Maggi is not a food, it is nostalgia. It is evocative of childhood. Of the time when a dollop of cold Maggi would fall on your friend’s lunchbox during the 20-minute school lunch break. Or when you would fight with your sibling for the last scoop, while also convincing your mother to make more of it for dinner, and even breakfast.
Growing up, we have had a bitter-sweet relationship with the food. While we can all agree that thandi Maggi is a bigger turn-off than a potential love interest letting out a burp on the first date, it is also a survival food — ice-cold or garma-garam.
Regardless of whether you grew up millennial or Gen-Z, the yellow coloured noodle always found a way into your house… and also your heart. It claims to be a two-minute preparation, which does not need a lot of paraphernalia and ingredients.
In the pandemic, especially, its worth has increased manifold, with people living away from families turning to it for comfort and for a semblance of calm in all the pandemic chaos.
For Ankit Berry, 30, a media professional who finds himself travelling between Delhi and Kolkata, Maggi is the ultimate love. He tells indianexpress.com that the masala (the spicy yellow-coloured powder packed neatly inside a shiny-silvery sachet) is “next level”. “While oats Maggi is my current favourite, the original Maggi is awesome. It has to be ‘Maggi day’ at least once a week, and with cheese in it, it is like dessert.”
In the pandemic, Ankit says he has had Maggi every week.
Ditto for Tamil Nadu-based student Tara Rajendran (27), who says she likes Maggi for its “flavourful, delicious” taste, and the fact that it “requires no expertise to cook” and is “ubiquitous”. “I have had it countless times in the pandemic,” she says.
While Ankit likes myriad Maggi combinations — from “plain Maggi, to dhaba Maggi, hills-waali Maggi, cheese and Maggi and Maggi sandwich” — for Tara, “spicy Maggi and egg Maggi with bell pepper” do the trick.
For V Padmini, a 29-year-old Chennai resident, who works in the private sector and lives with a flatmate, Maggi has been a go-to food in the pandemic. She makes sure she has it every week, at least once, preferably with vegetables. “I usually eat it when I feel too lazy to cook, or when there is a craving. Sometimes, I don’t even make an effort to chop veggies and add it to my Maggi; I eat it plain.”
In Pune, Maitri Jain (29), a software developer, associates Maggi with her childhood. As a kid, she would crave everything new that would arrive in the market, and Maggi soon became a favourite for her and her sister. “When I moved to the hostel for my graduation, it became a saviour. When the lockdown was announced last year, Maggi was something we ordered in bulk. But now, we have it only once or twice a month,” she shares.
Sankalp, an 18-year-old Delhi-based student lives with his family. He says while he is not that big a fan of Maggi, he eats it because it is “easily available in the market”. “I eat it when I don’t find anything else to fill my stomach with. I do not like it bland, so I add some spices and veggies to enhance its taste.”
Is Maggi healthy?
Sometime last month, Nestle, the manufacturer of Maggi noodles, had acknowledged in an internal document that more than 60 per cent of its mainstream food and drink products do not meet a “recognised definition of health”, and that some of the categories and products will “never be healthy” no matter how much they “renovate”.
In fact, the food company came under the scanner when Financial Times reported on its internal document findings. Following that, Nestle made a statement that it is working on a “company-wide project” to update its nutrition and health strategy, looking at its entire portfolio to make sure its products helped “meet people’s nutritional needs”.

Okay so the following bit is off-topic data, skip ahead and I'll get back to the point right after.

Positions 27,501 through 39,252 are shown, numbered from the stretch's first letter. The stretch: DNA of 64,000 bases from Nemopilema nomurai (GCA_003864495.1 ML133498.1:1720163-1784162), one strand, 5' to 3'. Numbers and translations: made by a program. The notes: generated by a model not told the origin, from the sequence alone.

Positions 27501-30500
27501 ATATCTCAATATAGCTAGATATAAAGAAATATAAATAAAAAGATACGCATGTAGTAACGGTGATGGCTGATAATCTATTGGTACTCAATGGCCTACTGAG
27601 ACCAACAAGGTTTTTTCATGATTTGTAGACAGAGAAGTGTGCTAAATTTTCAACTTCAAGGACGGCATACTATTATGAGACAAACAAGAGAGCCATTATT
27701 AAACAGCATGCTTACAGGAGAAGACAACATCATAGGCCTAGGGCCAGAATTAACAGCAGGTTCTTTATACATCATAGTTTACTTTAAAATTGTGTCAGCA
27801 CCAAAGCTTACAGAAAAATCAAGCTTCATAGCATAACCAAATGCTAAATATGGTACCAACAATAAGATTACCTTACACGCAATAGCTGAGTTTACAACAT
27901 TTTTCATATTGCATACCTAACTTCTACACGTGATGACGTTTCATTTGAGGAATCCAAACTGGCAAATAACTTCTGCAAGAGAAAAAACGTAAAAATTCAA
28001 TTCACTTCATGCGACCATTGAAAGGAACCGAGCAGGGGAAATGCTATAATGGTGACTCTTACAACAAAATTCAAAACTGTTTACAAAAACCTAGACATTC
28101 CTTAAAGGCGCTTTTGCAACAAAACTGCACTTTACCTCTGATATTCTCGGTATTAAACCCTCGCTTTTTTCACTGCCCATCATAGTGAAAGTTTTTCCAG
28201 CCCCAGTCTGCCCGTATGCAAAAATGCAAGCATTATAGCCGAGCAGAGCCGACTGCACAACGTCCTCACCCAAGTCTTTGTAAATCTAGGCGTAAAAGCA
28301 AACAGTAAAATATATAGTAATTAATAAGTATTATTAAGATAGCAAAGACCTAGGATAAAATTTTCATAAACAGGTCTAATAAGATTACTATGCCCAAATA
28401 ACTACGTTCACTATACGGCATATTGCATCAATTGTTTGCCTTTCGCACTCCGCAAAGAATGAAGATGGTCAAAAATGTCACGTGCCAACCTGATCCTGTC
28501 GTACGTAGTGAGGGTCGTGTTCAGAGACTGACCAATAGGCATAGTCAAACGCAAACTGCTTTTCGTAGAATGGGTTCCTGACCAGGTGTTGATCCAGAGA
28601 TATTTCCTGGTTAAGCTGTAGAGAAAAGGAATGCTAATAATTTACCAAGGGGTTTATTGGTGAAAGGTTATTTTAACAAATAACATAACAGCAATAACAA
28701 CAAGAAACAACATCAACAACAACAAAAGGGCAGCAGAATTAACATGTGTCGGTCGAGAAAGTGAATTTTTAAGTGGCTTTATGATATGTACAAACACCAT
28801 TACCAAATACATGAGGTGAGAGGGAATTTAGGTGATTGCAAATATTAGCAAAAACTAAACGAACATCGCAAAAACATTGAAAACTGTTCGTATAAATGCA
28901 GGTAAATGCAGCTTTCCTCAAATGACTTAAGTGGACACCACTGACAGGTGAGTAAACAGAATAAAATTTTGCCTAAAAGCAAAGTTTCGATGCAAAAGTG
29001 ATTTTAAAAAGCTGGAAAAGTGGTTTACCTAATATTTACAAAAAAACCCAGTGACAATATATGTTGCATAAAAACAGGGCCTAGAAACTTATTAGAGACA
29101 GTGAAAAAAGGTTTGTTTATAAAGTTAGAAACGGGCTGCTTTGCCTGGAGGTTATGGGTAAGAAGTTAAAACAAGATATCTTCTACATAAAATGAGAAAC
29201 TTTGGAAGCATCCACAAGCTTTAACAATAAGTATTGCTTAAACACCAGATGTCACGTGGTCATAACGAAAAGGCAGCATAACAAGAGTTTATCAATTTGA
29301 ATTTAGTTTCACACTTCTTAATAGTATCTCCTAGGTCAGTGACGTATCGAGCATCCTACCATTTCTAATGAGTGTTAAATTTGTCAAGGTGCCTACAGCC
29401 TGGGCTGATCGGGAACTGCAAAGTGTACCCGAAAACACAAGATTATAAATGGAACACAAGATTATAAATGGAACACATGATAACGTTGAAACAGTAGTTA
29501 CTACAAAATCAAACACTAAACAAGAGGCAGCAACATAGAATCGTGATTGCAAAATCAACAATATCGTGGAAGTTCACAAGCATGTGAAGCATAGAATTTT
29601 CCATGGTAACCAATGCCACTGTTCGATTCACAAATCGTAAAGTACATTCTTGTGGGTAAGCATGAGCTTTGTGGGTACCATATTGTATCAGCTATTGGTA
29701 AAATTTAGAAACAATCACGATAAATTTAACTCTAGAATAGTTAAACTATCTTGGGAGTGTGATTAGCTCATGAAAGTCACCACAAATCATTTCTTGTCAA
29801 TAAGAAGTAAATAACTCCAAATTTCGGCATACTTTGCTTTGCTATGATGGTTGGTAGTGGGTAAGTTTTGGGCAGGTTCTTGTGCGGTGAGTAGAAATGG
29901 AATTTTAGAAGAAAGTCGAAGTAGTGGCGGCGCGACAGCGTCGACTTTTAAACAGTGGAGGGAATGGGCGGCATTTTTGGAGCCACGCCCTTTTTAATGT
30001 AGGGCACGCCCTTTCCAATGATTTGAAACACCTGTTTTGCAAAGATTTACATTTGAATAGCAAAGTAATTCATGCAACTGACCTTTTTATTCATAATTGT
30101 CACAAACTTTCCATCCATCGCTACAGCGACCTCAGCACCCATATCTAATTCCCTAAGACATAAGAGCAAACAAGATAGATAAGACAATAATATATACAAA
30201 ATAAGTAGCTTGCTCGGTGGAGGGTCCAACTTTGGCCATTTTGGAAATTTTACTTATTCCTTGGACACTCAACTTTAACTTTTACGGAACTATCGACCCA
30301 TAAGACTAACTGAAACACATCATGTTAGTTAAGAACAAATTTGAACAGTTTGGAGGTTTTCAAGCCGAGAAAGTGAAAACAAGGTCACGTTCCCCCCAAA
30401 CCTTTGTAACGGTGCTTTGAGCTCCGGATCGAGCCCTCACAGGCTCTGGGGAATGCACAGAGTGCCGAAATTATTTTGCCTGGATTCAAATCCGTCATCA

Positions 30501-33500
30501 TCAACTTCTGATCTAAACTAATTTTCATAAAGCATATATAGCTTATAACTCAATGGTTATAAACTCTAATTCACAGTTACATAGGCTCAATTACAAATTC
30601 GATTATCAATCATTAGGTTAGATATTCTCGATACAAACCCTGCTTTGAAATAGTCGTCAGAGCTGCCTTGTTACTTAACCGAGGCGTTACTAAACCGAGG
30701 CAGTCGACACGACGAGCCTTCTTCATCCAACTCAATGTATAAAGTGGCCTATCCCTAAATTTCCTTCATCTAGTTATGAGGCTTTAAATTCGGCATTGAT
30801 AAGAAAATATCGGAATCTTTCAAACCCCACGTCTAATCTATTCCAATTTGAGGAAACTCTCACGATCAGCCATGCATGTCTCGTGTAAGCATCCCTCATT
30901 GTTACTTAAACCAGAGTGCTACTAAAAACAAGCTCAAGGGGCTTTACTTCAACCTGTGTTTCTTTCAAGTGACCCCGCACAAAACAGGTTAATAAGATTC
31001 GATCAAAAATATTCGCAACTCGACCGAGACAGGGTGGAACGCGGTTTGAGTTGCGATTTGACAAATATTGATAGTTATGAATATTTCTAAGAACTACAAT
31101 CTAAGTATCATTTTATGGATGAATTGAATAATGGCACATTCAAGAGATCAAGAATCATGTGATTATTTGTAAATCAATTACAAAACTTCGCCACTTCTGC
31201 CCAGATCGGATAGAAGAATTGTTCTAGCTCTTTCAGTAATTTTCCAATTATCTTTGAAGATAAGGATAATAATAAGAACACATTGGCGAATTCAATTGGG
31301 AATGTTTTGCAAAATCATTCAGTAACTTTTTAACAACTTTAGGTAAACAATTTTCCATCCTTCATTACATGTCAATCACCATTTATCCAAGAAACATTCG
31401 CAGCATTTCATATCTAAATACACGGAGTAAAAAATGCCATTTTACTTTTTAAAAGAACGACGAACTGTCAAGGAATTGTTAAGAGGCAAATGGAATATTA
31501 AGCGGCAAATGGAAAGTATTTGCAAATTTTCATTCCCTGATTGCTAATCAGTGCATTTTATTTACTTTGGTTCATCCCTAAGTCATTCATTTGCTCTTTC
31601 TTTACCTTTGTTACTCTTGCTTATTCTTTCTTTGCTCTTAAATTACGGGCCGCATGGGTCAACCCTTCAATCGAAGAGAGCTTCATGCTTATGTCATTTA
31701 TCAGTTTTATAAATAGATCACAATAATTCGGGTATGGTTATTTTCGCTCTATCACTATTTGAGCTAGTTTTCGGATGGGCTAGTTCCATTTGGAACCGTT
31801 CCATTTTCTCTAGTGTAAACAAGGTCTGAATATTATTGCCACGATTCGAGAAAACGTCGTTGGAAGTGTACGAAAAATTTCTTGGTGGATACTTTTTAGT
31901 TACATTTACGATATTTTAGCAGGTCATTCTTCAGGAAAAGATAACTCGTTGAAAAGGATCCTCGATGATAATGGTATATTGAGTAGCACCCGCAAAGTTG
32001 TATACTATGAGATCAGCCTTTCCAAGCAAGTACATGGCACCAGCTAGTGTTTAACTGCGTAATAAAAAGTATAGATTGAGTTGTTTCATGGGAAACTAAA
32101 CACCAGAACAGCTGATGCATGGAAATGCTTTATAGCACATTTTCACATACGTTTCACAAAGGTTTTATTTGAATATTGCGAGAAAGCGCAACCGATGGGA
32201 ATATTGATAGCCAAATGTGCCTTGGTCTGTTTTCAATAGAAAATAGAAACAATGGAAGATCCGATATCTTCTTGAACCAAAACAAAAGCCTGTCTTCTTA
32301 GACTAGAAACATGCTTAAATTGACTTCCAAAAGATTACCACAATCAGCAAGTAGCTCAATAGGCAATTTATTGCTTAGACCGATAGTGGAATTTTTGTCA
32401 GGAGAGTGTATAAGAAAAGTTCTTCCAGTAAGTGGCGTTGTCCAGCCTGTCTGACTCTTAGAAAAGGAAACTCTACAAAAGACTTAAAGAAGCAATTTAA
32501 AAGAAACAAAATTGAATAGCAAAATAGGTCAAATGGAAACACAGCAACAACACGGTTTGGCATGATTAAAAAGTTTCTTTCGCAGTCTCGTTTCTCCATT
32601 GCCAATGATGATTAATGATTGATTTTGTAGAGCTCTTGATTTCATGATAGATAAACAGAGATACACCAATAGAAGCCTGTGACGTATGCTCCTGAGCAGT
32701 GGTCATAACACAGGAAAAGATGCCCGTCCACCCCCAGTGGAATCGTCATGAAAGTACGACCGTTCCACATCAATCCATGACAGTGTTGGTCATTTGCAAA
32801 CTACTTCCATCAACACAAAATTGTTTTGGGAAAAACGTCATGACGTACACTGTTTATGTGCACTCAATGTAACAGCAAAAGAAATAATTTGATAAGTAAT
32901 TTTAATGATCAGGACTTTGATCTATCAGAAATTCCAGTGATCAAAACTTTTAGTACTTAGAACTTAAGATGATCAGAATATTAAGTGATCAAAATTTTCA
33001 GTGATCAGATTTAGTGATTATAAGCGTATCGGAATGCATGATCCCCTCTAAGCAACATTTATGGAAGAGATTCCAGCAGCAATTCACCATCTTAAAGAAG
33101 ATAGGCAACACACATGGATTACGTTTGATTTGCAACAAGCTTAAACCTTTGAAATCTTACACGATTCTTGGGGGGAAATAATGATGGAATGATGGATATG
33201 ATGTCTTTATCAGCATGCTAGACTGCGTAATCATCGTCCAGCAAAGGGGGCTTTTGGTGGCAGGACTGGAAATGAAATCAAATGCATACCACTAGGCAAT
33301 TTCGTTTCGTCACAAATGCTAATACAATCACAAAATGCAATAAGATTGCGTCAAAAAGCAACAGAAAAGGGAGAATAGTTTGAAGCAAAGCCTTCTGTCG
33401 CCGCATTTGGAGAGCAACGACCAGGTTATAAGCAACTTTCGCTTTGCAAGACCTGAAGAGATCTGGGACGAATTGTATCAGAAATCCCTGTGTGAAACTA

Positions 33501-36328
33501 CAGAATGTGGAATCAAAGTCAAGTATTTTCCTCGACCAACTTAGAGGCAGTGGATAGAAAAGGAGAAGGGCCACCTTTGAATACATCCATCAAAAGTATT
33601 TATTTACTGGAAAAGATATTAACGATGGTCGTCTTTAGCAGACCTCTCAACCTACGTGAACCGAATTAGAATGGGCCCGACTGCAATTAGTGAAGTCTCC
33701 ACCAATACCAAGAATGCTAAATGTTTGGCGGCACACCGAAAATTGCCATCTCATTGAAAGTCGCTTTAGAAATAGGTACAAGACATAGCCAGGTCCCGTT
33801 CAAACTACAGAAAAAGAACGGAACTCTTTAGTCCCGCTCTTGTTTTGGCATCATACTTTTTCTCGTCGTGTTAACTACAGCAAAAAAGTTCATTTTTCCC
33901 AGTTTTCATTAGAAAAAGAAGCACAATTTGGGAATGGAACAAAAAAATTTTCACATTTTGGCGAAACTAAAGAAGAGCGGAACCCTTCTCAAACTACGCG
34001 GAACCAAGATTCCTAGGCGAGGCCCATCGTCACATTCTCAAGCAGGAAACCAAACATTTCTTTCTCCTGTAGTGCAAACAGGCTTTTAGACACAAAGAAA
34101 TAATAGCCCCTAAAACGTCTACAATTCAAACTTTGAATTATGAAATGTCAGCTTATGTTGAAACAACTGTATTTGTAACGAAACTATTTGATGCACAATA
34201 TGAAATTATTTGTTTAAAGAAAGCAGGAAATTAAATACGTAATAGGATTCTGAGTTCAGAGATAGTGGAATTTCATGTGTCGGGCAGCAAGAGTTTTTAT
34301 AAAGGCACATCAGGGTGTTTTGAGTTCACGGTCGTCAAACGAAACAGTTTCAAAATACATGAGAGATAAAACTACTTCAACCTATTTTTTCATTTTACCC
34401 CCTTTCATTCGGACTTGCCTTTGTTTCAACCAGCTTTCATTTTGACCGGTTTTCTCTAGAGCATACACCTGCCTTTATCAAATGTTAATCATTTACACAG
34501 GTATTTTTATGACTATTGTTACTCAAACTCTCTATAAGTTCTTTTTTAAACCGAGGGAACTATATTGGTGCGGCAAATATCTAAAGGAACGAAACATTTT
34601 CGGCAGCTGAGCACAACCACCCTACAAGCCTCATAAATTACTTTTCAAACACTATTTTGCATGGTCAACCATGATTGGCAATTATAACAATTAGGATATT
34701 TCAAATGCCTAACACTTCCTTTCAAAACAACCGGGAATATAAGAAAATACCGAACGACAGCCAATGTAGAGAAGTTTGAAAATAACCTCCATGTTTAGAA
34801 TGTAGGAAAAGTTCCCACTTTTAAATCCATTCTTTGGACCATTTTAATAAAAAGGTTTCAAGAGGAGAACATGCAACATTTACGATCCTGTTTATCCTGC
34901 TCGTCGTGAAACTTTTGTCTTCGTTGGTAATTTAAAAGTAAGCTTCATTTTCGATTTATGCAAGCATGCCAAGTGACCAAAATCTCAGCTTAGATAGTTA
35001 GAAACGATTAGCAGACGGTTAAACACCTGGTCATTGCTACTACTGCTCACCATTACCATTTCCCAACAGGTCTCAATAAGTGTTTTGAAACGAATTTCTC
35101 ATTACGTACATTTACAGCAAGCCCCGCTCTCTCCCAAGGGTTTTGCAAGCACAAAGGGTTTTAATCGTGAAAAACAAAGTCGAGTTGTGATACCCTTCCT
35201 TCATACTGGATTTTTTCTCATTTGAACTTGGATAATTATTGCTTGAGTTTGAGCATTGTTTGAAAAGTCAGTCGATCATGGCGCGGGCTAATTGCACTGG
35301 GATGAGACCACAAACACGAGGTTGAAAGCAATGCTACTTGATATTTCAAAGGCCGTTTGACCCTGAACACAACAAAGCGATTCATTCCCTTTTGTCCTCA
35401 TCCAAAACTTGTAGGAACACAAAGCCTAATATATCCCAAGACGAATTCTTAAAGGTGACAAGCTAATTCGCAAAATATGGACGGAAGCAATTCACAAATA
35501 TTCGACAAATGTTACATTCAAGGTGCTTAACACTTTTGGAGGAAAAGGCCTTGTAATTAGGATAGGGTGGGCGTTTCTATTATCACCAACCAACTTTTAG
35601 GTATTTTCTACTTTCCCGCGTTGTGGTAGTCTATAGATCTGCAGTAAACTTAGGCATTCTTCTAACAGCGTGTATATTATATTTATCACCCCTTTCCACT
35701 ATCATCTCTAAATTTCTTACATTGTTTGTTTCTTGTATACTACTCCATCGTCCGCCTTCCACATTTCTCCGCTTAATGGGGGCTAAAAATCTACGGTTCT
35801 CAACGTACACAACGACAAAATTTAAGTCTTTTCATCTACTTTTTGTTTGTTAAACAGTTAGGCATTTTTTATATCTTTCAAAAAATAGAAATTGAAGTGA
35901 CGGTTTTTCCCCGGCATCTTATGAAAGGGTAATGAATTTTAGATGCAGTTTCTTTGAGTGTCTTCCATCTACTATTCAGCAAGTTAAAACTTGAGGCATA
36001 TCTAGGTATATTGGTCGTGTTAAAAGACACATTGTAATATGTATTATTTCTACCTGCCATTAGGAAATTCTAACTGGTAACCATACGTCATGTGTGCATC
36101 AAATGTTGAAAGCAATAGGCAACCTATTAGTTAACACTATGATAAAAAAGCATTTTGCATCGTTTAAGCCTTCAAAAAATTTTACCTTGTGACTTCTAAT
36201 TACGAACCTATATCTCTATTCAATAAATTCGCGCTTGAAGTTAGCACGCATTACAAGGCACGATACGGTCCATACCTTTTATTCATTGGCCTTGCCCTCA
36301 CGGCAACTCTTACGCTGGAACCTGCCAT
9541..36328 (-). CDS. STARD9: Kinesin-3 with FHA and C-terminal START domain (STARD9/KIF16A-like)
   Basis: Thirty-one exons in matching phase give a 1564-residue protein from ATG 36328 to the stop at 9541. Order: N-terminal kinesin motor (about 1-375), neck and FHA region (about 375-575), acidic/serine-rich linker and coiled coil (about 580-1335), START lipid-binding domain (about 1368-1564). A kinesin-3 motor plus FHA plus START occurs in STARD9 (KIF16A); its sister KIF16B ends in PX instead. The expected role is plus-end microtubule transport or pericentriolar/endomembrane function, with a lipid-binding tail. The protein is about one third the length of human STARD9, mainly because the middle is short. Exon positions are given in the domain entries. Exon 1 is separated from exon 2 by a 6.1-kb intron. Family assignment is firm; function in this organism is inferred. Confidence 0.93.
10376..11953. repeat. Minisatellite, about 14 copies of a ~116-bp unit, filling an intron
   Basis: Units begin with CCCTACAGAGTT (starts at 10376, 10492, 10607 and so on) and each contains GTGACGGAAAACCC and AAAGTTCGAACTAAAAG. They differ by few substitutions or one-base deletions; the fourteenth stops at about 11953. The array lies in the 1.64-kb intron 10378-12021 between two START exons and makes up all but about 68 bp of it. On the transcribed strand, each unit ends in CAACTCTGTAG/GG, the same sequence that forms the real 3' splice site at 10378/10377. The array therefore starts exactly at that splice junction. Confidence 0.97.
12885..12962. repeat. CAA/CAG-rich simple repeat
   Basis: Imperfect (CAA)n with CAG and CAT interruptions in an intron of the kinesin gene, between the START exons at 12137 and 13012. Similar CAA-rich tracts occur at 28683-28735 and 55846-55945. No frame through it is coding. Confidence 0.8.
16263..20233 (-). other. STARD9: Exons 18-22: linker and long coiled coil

Despite this information, Maggi loyalists say it is difficult to completely give up on the food.
“I was clear that Maggi is unhealthy. I was aware of the increased lead content and the 2015 infamous Maggi ban. Yet, during hostel life, at 2 am, we resorted to Maggi as a quick help. While my love [for the food] will not change, it is high time I re-evaluate Maggi consumption,” says Tara.
Ankit is of the opinion that Maggi is to be eaten for its taste, “not for health”. “And once a while, an indulgence is stress-relieving.”
Padmini says that though she is unaware of exactly what “proportion of Maggi” is unhealthy, she is aware that it was never exactly a healthy food option, to begin with. “I call it ‘leisure food’. But considering that Nestle has acknowledged some of its food items are unhealthy, it calls for Maggi lovers to at least reduce the frequency of consumption.”
According to Maitri, one cannot completely “avoid” processed food, and Sankalp says he does not care much, for he doesn’t eat Maggi every day.
Weird Maggi combinations
Despite cautionary updates, the love for Maggi has only grown exponentially across the country. While Nestle India remained unavailable for a comment when this story went online, a report in Business Standard — dated June 5, 2020 — states Nestle sold some 2,64,000 mt of Maggi products in 2019, compared to 2,54,500 mt in 2014. In fact, the growth in sales of the Maggi brand of products in 2019 surpassed the pre-ban level of 2014, in terms of both volume and value, per the report.
The testimony of the food item’s soaring popularity also lies in the weird food combinations that surfaced online around the same time that Dalgona coffee made waves a few weeks into the pandemic.
There was the blasphemous chocolate Maggi, which was followed by the sacrilegious Maggi and curd combination. Indians also innovated with Oreo Maggi (*gags*) and Maggi laddoos and pani puris (*faints*).
Call it a childhood sentiment or a grown-up obsession, the love for Maggi is truly unconditional, for it is what has kept it buoyant for many years, and will continue to do so in the future, too — pandemic and after.